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Slight Underactive Thyroid and IVF - Clarity required!

(4 Posts)
KJM2013 Wed 17-Feb-16 12:59:34

I've always tested slightly underactive on Thyroid blood tests. I believe that the normal range is a reading of say 3-5 and I register 5.25 (numbers may not be exact but you get the idea). I saw a specialist many years ago, who send they wouldn't even treat me with drugs until my reading was about 10 and that has been the end of it.

We had IVF and I am currently 18 weeks pregnant. As my reading was still out of range, I was given the lowest does of Thyroxine, during my treatment.

I have mentioned this at my booking appointment and again at my 16 week check up. Nobody was that bothered, although my midwife asked me to see a consultant at the hospital because I had IVF (no real reason why "they might just like to monitor you more closely", I am low risk on every other count-so that is another mystery) and that appointment isn't until 22 weeks.

Should I be demanding more tests with regard to my thyroid, or at this level it really isn't worth worrying about? Is this connected to my IVF? Any ideas or similar situations out there?

peamad Wed 17-Feb-16 14:38:04

Hi KJM the short answer is yes you should be pushing for closer monitoring. It is v important that your thyroid hormones are kept within a healthy range during pregnancy, as if they are not it can affect the development of the baby. I'm not sure which figures you are quoting but the 'normal' range for TSH is 0.27-4.2 and for free T4 is 12.0-22.0. However in pregnancy these should be kept below 2 for TSH and above 16 for free T4.

If you have had a blood test recently I would ring up your GP and ask them to read you out the results (they will try to only say 'normal' but if you insist they should give you the actual figure). This way you will know what your levels are. Also, they should do a repeat blood test approx 4-6 weeks after you started or changed thyroxine dose, so that they can ascertain whether you are taking the correct amount. If they haven't done this yet then I would speak to your GP and ask for this to be done asap, rather than wait until your 22 week amount with the consultant.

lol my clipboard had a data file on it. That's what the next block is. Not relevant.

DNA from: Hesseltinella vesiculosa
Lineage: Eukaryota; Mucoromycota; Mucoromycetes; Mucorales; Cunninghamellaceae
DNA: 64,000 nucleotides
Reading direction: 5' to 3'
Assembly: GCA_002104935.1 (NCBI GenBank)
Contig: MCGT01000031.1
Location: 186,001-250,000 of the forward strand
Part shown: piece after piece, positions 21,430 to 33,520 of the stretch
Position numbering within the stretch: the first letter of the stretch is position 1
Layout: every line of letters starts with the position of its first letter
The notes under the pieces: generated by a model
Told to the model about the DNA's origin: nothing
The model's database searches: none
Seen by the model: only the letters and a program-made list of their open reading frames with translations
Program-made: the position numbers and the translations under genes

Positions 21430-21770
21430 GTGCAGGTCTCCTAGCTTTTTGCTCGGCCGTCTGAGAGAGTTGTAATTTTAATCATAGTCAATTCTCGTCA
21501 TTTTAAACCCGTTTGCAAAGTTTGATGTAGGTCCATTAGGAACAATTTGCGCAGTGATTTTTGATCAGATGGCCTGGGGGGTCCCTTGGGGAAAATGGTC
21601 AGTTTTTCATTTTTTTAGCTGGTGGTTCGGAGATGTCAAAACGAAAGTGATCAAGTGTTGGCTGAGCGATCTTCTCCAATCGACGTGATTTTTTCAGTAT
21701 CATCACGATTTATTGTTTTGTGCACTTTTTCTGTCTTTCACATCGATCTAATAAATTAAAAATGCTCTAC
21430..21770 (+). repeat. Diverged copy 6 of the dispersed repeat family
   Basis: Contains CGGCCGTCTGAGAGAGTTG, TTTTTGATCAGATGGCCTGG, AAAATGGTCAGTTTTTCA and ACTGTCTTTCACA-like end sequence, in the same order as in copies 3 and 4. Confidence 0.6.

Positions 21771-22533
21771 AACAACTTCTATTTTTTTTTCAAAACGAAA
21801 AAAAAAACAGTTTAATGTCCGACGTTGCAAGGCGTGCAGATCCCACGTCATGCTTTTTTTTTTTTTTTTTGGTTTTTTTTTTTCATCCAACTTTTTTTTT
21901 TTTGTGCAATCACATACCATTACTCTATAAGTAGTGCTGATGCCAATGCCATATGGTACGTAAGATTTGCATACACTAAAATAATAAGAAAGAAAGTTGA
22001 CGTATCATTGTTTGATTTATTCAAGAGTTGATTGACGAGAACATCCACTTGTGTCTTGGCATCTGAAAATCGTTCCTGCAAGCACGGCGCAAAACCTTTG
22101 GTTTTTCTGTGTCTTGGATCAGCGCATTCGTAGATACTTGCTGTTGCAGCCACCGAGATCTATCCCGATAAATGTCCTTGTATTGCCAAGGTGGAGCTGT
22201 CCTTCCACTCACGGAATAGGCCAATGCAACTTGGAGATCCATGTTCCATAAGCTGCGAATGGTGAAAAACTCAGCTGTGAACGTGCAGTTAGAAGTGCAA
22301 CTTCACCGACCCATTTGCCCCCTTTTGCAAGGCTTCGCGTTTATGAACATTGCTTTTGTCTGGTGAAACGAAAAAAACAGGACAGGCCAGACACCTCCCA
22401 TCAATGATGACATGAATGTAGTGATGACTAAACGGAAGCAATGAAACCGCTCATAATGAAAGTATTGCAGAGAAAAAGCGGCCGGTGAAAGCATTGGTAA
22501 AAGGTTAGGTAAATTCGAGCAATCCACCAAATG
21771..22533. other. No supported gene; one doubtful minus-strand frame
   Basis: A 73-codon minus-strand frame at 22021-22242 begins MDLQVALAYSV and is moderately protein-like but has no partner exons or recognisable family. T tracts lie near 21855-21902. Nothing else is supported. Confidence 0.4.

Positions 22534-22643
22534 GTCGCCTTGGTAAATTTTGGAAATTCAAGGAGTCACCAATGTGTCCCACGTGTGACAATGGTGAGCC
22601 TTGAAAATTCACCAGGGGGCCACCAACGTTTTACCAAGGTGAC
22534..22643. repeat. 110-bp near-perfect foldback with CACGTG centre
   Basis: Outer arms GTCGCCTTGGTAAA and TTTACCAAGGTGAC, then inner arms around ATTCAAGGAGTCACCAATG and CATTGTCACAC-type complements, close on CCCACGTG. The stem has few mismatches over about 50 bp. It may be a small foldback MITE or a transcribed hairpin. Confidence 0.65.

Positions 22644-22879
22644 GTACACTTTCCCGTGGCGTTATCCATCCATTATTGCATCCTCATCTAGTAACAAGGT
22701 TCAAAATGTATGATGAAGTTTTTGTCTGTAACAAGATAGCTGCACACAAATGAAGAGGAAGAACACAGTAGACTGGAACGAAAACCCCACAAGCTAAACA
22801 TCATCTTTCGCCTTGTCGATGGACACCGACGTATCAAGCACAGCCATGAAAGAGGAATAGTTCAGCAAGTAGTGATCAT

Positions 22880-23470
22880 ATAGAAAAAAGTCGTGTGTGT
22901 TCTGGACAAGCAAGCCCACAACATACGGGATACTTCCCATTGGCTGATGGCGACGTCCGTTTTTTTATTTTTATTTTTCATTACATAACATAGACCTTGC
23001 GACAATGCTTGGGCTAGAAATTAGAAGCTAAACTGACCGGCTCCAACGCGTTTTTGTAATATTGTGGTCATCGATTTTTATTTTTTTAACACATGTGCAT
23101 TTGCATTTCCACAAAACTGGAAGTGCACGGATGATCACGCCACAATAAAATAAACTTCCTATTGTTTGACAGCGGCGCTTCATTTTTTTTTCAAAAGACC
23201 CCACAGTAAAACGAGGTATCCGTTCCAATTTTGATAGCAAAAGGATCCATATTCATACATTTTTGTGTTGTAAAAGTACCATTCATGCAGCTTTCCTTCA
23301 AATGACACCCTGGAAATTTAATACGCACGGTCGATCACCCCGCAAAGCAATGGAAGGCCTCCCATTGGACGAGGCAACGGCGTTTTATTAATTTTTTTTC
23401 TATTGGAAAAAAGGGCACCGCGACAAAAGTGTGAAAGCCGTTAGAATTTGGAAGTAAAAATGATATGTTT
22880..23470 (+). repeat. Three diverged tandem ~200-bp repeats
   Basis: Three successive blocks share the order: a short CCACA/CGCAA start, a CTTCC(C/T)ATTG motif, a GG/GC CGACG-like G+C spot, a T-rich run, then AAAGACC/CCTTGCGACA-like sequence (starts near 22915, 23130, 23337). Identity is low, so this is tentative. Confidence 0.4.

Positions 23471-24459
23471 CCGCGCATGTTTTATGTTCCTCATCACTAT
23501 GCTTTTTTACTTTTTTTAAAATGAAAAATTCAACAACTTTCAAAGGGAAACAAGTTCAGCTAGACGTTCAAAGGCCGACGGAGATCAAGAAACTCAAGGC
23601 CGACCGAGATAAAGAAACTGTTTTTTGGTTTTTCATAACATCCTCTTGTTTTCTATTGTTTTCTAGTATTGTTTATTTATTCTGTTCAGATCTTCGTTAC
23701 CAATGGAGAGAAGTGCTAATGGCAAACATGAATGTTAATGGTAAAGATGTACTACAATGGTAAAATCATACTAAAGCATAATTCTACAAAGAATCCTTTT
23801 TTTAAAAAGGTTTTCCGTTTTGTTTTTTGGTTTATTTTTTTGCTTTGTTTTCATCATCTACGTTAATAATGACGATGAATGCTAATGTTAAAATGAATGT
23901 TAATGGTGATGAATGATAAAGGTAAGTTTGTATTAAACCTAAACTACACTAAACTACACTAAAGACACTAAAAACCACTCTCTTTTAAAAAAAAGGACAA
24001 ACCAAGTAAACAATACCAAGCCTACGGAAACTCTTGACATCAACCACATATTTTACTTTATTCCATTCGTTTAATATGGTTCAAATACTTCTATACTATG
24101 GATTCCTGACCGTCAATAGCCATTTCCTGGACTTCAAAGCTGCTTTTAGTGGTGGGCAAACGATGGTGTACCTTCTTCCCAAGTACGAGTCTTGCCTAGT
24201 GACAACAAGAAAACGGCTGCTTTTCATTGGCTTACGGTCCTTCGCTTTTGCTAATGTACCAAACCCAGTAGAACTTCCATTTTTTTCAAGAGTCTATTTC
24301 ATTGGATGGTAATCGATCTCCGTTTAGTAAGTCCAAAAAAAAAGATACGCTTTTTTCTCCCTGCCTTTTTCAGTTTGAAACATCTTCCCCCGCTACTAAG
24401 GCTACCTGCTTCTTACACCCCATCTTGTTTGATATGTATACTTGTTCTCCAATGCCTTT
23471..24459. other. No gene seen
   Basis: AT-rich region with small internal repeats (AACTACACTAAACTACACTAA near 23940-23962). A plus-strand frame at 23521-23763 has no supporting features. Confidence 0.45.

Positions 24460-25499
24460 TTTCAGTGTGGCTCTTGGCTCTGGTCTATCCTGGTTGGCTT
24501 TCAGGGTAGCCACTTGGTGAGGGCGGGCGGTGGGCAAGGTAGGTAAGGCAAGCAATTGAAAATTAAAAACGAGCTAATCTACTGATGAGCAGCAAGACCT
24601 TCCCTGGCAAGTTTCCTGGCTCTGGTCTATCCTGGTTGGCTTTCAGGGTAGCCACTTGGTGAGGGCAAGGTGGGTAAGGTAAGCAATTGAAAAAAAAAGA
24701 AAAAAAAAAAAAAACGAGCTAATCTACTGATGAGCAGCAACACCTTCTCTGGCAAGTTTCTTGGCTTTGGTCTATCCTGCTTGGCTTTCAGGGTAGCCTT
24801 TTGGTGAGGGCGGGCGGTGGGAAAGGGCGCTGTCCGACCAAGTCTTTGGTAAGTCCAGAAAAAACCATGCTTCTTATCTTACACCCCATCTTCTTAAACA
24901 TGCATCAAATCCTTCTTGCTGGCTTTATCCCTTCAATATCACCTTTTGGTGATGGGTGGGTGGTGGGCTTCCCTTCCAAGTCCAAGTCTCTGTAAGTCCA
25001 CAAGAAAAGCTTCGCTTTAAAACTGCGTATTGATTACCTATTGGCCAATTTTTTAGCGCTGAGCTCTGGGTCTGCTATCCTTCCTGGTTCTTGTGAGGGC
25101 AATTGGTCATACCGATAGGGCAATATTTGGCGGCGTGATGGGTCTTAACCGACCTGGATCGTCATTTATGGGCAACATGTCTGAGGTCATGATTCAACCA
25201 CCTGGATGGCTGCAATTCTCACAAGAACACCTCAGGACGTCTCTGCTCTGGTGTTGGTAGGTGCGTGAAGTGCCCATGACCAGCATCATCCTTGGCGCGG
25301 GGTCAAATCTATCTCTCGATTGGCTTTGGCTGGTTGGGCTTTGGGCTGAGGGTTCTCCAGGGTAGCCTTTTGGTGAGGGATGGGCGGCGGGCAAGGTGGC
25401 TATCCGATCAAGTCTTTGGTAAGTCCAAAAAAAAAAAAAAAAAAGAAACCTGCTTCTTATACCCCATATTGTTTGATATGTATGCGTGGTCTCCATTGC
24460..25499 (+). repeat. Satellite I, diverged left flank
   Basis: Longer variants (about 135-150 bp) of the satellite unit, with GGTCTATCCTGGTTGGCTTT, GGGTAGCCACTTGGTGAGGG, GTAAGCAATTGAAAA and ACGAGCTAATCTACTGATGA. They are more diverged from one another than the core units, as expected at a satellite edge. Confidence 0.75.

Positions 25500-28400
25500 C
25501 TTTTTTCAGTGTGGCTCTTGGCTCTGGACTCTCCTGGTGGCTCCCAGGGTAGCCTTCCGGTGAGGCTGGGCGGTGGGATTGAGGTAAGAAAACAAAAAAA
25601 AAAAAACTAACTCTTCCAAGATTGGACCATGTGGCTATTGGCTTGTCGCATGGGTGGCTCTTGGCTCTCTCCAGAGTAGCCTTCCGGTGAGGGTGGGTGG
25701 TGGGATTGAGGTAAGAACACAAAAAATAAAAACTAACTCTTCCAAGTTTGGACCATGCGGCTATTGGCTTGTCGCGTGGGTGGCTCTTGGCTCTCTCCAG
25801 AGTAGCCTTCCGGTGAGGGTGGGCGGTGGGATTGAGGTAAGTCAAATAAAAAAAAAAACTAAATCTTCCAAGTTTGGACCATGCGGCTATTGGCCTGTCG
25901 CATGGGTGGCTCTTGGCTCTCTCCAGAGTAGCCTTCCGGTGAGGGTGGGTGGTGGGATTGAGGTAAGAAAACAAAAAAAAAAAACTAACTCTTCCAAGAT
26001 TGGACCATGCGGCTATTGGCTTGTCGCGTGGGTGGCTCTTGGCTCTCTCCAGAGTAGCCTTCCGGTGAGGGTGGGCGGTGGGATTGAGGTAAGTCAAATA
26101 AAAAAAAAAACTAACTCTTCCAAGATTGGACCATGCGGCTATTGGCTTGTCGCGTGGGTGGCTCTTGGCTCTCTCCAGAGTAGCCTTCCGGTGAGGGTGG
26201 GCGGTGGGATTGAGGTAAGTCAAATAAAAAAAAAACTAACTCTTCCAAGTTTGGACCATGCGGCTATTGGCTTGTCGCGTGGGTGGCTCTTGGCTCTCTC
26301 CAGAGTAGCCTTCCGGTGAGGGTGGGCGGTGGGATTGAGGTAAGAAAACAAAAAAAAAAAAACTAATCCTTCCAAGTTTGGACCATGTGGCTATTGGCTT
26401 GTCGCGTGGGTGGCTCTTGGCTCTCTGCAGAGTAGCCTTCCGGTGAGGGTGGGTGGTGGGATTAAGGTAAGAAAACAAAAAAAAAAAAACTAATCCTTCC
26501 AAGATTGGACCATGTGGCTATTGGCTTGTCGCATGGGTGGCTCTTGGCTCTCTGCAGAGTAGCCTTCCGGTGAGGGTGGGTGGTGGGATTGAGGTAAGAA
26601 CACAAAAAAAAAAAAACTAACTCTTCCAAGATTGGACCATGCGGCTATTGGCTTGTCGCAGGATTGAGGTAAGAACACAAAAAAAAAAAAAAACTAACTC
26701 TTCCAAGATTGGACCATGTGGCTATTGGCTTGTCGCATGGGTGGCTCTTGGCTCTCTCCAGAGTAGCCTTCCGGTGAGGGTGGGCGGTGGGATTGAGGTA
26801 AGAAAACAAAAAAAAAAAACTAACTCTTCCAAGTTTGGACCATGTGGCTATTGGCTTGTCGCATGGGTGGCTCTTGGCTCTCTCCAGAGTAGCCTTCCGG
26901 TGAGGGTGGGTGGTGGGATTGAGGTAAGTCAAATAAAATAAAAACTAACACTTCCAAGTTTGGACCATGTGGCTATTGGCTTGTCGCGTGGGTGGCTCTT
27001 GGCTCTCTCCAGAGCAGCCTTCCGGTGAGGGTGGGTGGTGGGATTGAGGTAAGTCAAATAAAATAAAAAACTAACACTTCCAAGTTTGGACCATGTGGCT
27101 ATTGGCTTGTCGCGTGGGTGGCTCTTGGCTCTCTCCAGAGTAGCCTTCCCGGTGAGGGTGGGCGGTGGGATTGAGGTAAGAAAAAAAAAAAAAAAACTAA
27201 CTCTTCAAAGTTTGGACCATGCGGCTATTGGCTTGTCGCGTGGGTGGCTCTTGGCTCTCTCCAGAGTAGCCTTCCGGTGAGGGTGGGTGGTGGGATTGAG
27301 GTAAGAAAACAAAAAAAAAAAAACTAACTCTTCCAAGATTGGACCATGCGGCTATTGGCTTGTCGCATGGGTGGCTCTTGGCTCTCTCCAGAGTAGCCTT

FYI - I have had an underactive thyroid for ~3 years and take a low dose of thyroxine. I spoke to my doctor when i was trying to conceive and she said as soon as I fell pregnant I would be referred to the consultant endocrinologist for monitoring during the pregnancy. At my midwife booking appointment she also flagged that I would be referred to the endocrinologist and chased this up for me.

I had the first appointment yesterday (@ 15 weeks) and they said they would monitor my thyroid hormones every 4-6 weeks and would review my ultrasounds to check baby is developing normally.

Assuming your hormone levels are kept under control then everything should be fine.

PS doubt it has anything to do with IVF, but this is not something I have experience of.

KatharinaRosalie Wed 17-Feb-16 14:42:40

Yes, you should. Most people need to increase their dose in pregnancy and some experts therefore recommend increasing your dosage as soon as pregnancy is confirmed, even before any blood test. Considering you were already borderline, you really should have been tested.

MetalMidget Wed 17-Feb-16 14:56:12

I'm surprised they didn't treat you prior to pregnancy - I was classed as being just over the borderline of hypothyroidism whilst trying to conceive and they put me on levothyroxine (and metformin for the PCOS). Two months later, bam! Pregnant!

I was told I'd need to see an endocrinologist during my pregnancy - I saw them for the first time at my sixteen week appointment, and they've upped my doseage slightly due to my blood tests this month still being a bit higher than they'd like (3.7 tsh and 16.6 t4 this month, was 6.5 tsh back in December though, and that was after four months of treatment - not sure if early pregnancy had bumped it up though, I don't know what my original reading was before starting treatment in September!).

I'd give them another poke, if I were you.

And congratulations!

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